He's still in there, buried under cave rubble that was piled on top of the shaft after his death. My childhood doctor (lovely man - proper old-school, but without the associated arrogance) was himself an experienced outdoorsman and signed off on the death - later stating that it was the only time he ever declared a death without inspecting the body. It was an incredibly traumatic experience for all involved - there have always been rumours that the poor guy was euthanised, but I suspect the volunteers simply waited for him to die, which would probably have been an even worse experience.

The larger cavern containing the shaft which is now his tomb has been named Moss Chamber:


No. Nope. Nah. I'll pass, thanks.

There's a more in depth article – with some quite atmospheric photographs - on the Mountain Rescue England and Wales site: Remembering Neil Moss....

Definitely, worth a read as it really brings home the horrendousness of the situation, the apparent foolhardiness of Neil Moss’s initial action, and the reasons they so quickly led to disaster. It’s also an illustration of the enormous change in context between the bit the tourists see, and the bits they never get near. In fact, it strikes me that caves and caving might serve as a symbol for all the environmental hazards involved in outdoor pursuits. It’s like, you’ve got separated from the rest of the group on a tour of York Minster, you take a wrong turn, open a broom cupboard and step through onto a two inch ledge two thirds of the way up El Capitan. You are always that close.
 

Spookdaddy

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I've just done a bit of googling about my old doctor, mentioned above.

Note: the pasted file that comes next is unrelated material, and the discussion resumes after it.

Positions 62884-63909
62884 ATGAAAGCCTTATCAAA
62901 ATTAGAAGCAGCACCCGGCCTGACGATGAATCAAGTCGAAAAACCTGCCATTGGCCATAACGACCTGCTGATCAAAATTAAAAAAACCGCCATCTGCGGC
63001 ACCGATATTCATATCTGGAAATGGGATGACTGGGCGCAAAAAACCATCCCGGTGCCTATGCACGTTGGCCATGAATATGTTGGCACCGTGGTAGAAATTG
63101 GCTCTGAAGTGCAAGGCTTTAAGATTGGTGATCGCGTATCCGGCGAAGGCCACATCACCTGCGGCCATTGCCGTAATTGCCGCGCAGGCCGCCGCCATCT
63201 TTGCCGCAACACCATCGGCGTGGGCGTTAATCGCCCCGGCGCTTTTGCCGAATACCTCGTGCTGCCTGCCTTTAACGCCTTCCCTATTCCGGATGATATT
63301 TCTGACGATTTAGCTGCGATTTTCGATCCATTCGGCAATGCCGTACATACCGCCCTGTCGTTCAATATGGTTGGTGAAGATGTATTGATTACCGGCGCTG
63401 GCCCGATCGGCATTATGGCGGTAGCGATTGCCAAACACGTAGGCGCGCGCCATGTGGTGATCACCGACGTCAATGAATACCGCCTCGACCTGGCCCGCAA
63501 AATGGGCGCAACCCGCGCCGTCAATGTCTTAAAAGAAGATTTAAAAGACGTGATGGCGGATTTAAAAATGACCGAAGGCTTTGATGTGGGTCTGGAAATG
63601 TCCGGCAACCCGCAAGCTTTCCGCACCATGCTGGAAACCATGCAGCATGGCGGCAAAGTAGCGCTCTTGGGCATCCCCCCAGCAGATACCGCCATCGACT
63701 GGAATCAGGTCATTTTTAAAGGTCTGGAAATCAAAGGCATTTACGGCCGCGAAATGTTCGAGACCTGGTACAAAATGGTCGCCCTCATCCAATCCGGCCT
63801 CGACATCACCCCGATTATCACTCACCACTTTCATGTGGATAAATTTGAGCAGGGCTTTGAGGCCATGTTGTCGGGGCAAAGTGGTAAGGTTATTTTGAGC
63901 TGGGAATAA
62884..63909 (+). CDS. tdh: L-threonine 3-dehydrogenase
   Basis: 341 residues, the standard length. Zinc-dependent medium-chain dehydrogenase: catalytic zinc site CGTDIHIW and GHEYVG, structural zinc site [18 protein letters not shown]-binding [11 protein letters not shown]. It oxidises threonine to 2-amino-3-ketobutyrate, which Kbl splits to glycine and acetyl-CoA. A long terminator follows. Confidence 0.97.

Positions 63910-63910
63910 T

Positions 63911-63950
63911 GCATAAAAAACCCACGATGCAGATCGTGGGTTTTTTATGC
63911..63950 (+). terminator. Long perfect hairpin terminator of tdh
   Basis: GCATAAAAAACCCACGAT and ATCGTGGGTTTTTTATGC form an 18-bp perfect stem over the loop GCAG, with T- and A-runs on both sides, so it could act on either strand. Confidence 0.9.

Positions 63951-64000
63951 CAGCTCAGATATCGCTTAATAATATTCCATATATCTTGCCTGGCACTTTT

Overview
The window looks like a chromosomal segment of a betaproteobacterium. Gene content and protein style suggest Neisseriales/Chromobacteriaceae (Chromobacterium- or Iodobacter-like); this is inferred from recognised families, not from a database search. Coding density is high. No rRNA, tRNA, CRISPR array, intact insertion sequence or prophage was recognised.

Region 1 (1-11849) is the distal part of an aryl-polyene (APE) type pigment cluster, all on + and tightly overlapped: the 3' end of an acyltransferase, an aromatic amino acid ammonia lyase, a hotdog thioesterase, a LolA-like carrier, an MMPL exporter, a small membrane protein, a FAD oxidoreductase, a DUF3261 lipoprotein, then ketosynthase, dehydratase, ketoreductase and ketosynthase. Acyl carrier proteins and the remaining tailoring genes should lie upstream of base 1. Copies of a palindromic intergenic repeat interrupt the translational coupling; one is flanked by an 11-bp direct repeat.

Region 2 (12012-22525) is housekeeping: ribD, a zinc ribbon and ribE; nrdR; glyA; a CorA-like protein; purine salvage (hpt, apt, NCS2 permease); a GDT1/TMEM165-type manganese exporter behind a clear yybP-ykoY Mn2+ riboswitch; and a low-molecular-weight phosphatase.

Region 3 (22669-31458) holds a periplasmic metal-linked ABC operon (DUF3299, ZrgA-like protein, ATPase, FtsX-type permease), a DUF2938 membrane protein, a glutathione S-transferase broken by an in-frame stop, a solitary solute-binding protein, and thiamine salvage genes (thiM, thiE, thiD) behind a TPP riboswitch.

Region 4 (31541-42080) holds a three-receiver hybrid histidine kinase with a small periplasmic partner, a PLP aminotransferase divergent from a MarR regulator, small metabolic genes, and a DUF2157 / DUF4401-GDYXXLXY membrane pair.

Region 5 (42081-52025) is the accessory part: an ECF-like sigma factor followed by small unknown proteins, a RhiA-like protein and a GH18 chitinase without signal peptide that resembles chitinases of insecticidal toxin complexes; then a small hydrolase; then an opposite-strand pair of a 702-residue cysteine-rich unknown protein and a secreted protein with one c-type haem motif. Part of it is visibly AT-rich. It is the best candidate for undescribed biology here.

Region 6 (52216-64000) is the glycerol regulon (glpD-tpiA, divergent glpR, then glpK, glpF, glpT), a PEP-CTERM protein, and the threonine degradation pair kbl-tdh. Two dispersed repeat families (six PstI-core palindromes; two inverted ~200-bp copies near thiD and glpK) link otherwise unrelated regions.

He was a Dr Hugh Kidd, and it turns out that it was also he who confirmed the cause of deaths of the victims of the Mossdale Caverns tragedy, mentioned earlier in the thread. I stated before that he was an outdoors type, but it hadn't registered that he was actually a member of the Derbyshire Cave Rescue Organisation. Derbyshire CRO would have been quite a way off their own turf, and Yorkshire has supposedly the oldest organised caver rescue system in the world - but I'm assuming that in a world as rarefied as this skills are shared across the board.
 
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escargot

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I found it almost unbearable to watch - especially as we know how tragic the ending would be.
The poor guy's fantasies of being free, reunited with his family and meeting his unborn child, reached a level of poignancy off the scale.
Yup, was texting Escette about it.

As soon as John started trying to turn back I told her 'Well that's me behind the sofa!'

She said 'But what if you get stuck?'
Yeah, VERY funny. Very funny INDEED.
 
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Quercus